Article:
One Palestinian man's struggle to get life-saving medical care while living in the Gaza Strip highlights many lesser-seen victims of the Israeli-Palestinian conflict: Since the militant group Hamas took over Gaza 15 years ago, Israel's travel restrictions have resulted in many barriers for Palestinians seeking critical health care.Palestinians can try to get medical treatment both in and outside of Gaza, but need a travel permit to choose the latter. And while Israel grants thousands of travel permits a year, the timeline for securing one can be long. Some doctors have also fled Gaza. All of these factors can pose dangerous delays for vital treatment.NPR Jerusalem Correspondent Daniel Estrin followed one patient's difficult journey to get heart surgery.In participating regions, you'll also hear a local news segment to help you make sense of what's going on in your community.Email us at considerthis@npr.org.
27/04/2225m 1s

How COVID-19 Conspiracy Theories Led To A Family Matriarch's Preventable Death

Stephanie is one of nearly one million Americans who have died of COVID-19. Her family says Stephanie's death was avoidable, but in recent years, she had been drawn into conspiracy theories.She believed that the coronavirus was a hoax and refused to get vaccinated. When she got COVID-19 last winter, Stephanie refused treatments and eventually died just a few days after Christmas. While there is no way to know exactly how many people like Stephanie have died because they believed conspiracy theories, the Kaiser Family Foundation recently found that more than 200,000 Americans would be alive today, had they had been vaccinated. NPR's Geoff Brumfiel reports. In participating regions, you'll also hear a local news segment to help you make sense of what's going on in your community.Email us at considerthis@npr.org.
26/04/2213m 36s

How One Republic Went From Resisting Russia to Supporting Its Attacks In Ukraine

Between the 1990s and late 2000s, people in Chechnya described Russia's wars there as a nightmare. Its former leader, Akhmad Kadyrov, resisted Russian forces. But today, the Muslim-majority Chechen Republic is ruled by Kadyrov's son, Ramzan. He's a close ally of Russian President Vladimir Putin, who is accused of numerous human rights abuses and is also leading his own forces against Ukraine to aid the Kremlin. Rachel Denber, Deputy Director of Human Rights Watch's Europe and Central Asia Division, explains Ramzan Kadyrov's stake in Russia's invasion of Ukraine. NPR National Security Correspondent Greg Myre, who reported from Chechnya during the wars, also breaks down the republic's evolution over the last 25 years. In participating regions, you'll also hear a local news segment to help you make sense of what's going on in your community.Email us at considerthis@npr.org.
25/04/2213m 12s

Finding Power In Reclaiming One's Name

You introduce yourself and then someone mispronounces your name. At that point you have to decide if you correct them or let it slide. For many people from immigrant communities, this has been a lifelong experience. And sometimes, it's about more than mispronunciation, it can signal exclusion and disrespect. Some people even change their names in order to fit in more easily and not be "othered."For years, LA Times columnist, Jean Guerrero, let people say her name without rolling their r's, the way it would be said in Spanish. But after becoming the target of MAGA trolls online, she decided to reclaim the proper Spanish pronunciation.In participating regions, you'll also hear a local news segment to help you make sense of what's going on in your community.Email us at considerthis@npr.org.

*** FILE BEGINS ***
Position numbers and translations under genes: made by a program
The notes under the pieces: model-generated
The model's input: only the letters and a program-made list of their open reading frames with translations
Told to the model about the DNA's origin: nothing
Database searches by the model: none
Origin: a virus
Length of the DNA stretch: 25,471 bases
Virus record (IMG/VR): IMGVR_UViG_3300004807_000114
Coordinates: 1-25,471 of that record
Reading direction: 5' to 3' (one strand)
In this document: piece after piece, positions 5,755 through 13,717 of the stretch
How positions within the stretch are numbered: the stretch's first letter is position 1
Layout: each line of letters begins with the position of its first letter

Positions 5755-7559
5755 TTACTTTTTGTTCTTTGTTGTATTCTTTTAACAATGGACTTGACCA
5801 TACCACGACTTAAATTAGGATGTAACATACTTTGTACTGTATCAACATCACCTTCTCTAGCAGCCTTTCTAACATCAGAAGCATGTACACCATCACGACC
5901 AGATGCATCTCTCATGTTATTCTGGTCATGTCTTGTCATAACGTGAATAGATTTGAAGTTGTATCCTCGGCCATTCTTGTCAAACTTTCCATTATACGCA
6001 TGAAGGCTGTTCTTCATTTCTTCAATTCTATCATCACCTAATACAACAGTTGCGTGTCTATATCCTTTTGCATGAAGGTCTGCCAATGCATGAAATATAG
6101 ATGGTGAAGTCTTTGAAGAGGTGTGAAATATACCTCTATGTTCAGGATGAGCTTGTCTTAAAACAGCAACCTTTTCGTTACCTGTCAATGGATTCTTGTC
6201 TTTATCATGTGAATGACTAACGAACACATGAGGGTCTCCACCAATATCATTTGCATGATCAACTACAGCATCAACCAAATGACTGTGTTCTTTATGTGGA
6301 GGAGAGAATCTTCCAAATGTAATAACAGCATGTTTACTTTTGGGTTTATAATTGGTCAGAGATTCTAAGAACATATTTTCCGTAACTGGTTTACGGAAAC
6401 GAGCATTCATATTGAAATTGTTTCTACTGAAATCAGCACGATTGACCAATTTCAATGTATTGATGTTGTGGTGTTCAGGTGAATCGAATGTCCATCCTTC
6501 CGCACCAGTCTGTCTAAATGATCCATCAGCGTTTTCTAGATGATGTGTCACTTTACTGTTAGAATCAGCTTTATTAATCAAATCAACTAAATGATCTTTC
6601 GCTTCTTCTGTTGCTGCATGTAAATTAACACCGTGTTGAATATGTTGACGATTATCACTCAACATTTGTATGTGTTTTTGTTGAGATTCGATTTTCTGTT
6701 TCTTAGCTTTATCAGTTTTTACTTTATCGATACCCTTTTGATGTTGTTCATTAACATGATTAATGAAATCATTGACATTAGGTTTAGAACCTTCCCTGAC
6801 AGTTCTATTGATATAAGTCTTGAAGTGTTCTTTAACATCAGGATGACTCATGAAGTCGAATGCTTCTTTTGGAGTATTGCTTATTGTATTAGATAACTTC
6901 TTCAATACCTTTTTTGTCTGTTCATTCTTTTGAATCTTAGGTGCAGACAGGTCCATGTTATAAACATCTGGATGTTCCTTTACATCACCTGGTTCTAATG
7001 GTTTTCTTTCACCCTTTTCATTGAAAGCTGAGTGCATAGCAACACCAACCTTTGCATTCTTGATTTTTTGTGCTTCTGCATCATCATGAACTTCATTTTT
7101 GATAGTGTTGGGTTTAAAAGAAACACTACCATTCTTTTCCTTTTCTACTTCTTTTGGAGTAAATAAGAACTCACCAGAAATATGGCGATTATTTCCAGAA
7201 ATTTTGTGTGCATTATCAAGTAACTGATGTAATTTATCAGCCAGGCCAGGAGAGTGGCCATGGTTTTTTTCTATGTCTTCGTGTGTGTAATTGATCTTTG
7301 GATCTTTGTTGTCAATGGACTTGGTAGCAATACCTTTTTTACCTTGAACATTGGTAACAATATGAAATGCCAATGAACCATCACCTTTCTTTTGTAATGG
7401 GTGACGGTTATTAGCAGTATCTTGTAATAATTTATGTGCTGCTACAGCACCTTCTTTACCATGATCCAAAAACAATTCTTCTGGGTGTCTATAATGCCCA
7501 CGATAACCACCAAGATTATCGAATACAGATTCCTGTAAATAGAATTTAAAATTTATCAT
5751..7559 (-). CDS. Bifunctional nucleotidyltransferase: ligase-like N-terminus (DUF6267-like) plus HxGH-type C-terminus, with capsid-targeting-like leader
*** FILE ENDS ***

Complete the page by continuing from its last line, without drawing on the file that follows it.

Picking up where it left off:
23/04/2211m 52s

A Special Ed Teacher Shortage Is Getting Worse — But One Fix Is Catching On

For years, most states have reported a shortage of special education teachers. Now, according to federal data, nearly every state is struggling to hire qualified educators. And when schools can't find a licensed teacher, they hire people who are willing to do the job, but lack the training. From member station WFYI in Indianapolis, Lee Gaines reports on what that means for students, and Dylan Peers McCoy reports on one approach — in Hawaii — that's helped to fill shortages. In participating regions, you'll also hear a local news segment to help you make sense of what's going on in your community.Email us at considerthis@npr.org.
22/04/2214m 13s

California Is A Step Closer To Reparations. Not All Black Residents Will Qualify

California's Reparations Task Force is preparing to release its first report on the impact of racism on African Americans in June. It's the next step for the Task Force, following a narrow vote late last month to exclude some Black residents from being eligible if and when a reparations plan becomes law. Under the current proposal, only those who can trace their lineage to enslaved or freed Black people before the end of the 19th century will qualify for reparations from the state. Some Black Californians are fine with that for now. State residents Derika Denell Gibson, Taiwo Kujichagulia-Seitu, and Kaelyn Sabal-Wilson discuss what reparations would mean to them.In participating regions, you'll also hear a local news segment to help you make sense of what's going on in your community.Email us at considerthis@npr.org.